"Two Sides to Every Episode"
Written By: Shadowpaw
Because Oneplace wasn't able to upload "Called on in Class" at it's regular time, I was left with an interesting situation. In the past, I always listen to the new episode late on Friday night and then write my review before I head to bed. That way, my opinion is available first thing Saturday morning for fans who are curious what I had to say. Due to this routine, my opinions in the past have always been uninfluenced by what others think... as I always write my review without a clue how the fans will react to the same episode. This time around however, things were a little different.
I went to bed early Saturday morning after spending most of the night getting some school work done. My computer was left running to record several hours of a radio station that carried AIO so I would be able to hear the episode first thing when I got up. And I did. After listening to the episode, I went online, curious if people felt the same way about the episode as I did and I was amazed to find the majority didn't. Well not so much amazed as perhaps disappointed that people didn't find the episode nearly as enjoyable as I did. It may even be hard to understand coming from the guy who hailed simple episodes over those "over the top" shows anyday in my review of "Stubborn Streaks". But no, I haven't changed my stance... it's just this show is a perfect example of a zany story that doesn't need to be realistic to be enjoyed.
After reading the reviews and discussing with other people their thoughts on the show, I was prompted with a dilemma. Do I avoid tainting my (cough) good name (cough) by agreeing with what other people had said about the episode? Or do I go against the grain and brand myself as a lunatic? Obviously, the answer was pretty clear to me... as it would be to anyone who's listened to Odyssey for as long as most of us have. So after listening to the episode one more time to ensure I wasn't mistaken, I set about writing a review for an episode I thoroughly enjoyed.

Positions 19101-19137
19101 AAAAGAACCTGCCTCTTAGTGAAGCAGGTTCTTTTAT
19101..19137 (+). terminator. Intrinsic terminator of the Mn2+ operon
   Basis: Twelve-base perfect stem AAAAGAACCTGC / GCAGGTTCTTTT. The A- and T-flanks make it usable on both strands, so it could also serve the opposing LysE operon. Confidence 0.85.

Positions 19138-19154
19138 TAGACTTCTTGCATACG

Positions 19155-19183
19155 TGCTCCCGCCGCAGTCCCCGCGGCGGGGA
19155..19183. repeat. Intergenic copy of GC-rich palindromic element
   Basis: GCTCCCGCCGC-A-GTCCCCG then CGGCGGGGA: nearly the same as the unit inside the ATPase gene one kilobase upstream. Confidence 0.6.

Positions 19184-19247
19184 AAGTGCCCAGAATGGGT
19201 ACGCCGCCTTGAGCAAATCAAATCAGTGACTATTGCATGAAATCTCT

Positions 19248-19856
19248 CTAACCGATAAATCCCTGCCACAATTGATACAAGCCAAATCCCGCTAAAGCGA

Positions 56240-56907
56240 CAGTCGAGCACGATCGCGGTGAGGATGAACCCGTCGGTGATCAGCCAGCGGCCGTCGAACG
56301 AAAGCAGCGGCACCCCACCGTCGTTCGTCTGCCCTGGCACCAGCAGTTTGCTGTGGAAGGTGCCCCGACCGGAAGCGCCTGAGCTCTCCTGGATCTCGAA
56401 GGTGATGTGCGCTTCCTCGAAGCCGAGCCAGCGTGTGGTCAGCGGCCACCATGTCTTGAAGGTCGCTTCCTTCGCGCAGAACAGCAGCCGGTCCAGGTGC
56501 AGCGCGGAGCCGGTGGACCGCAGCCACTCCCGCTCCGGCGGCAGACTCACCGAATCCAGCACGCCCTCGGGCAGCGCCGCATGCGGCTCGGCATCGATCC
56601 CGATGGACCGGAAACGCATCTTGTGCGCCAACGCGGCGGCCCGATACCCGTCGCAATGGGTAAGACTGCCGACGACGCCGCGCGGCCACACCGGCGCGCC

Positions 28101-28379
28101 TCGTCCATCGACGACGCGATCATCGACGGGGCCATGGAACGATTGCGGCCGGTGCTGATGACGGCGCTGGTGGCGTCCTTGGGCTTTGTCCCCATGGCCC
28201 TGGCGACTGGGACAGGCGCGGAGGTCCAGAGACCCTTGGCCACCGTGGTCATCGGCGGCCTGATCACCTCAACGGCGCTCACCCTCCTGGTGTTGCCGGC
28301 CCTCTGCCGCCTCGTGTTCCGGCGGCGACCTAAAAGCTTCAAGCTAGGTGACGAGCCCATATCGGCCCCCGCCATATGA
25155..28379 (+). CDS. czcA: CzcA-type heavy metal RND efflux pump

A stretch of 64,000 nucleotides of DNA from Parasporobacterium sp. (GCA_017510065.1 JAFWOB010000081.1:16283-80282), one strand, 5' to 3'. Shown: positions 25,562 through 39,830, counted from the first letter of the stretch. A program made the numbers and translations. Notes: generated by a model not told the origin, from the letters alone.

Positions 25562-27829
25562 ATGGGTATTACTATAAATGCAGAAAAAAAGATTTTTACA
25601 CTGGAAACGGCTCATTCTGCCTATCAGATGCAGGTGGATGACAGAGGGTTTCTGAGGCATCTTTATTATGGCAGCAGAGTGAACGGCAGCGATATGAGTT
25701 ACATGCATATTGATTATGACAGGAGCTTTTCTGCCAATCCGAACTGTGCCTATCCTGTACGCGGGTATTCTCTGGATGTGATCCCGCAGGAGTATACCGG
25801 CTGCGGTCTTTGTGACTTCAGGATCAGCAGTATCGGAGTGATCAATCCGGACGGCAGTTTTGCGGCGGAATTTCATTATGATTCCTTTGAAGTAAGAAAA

Many people are drawing obvious parallels to "Snow Day", in which Alex Jefferson narrates his adventure to deliver cookies to his grandmother. The episodes are similar in style, yet I didn't like "Snow Day" very much at all. What makes this episode work is that Trent's fear of public speaking is something a lot of people can relate to. He's articulate, well liked and not unpopular.. but the show isn't about his inability to speak in front of an audience, but his fear of speaking in front of that audience. "Snow Day" was about an adventure to deliver cookies to his grandmother, which not many people do on a regular basis. I know a lot of kids, me included, feared doing presentations in front of the class and it's great to take a look at that fear in a satirical light. Especially when it ties into Odyssey's past so well.
Remember way back in "The Ill Gotten Deed" when the McCalisters were informed that the land they were inheriting was known for it's flooding? Or even in "The Curse" when Eugene discovers that the McCalister family has a cursed history on days that Odyssey made great advances in communication? Well, this episode brings those floods and the curse on communication (albeit a tad loosely) and combines them for a rather interesting and welcome look at Odyssey's foundation. The characters are a little strange, sure, and it's more of a childlike view of his ancestors rather than being historically accurate, but it's a welcome nod to Odyssey's past.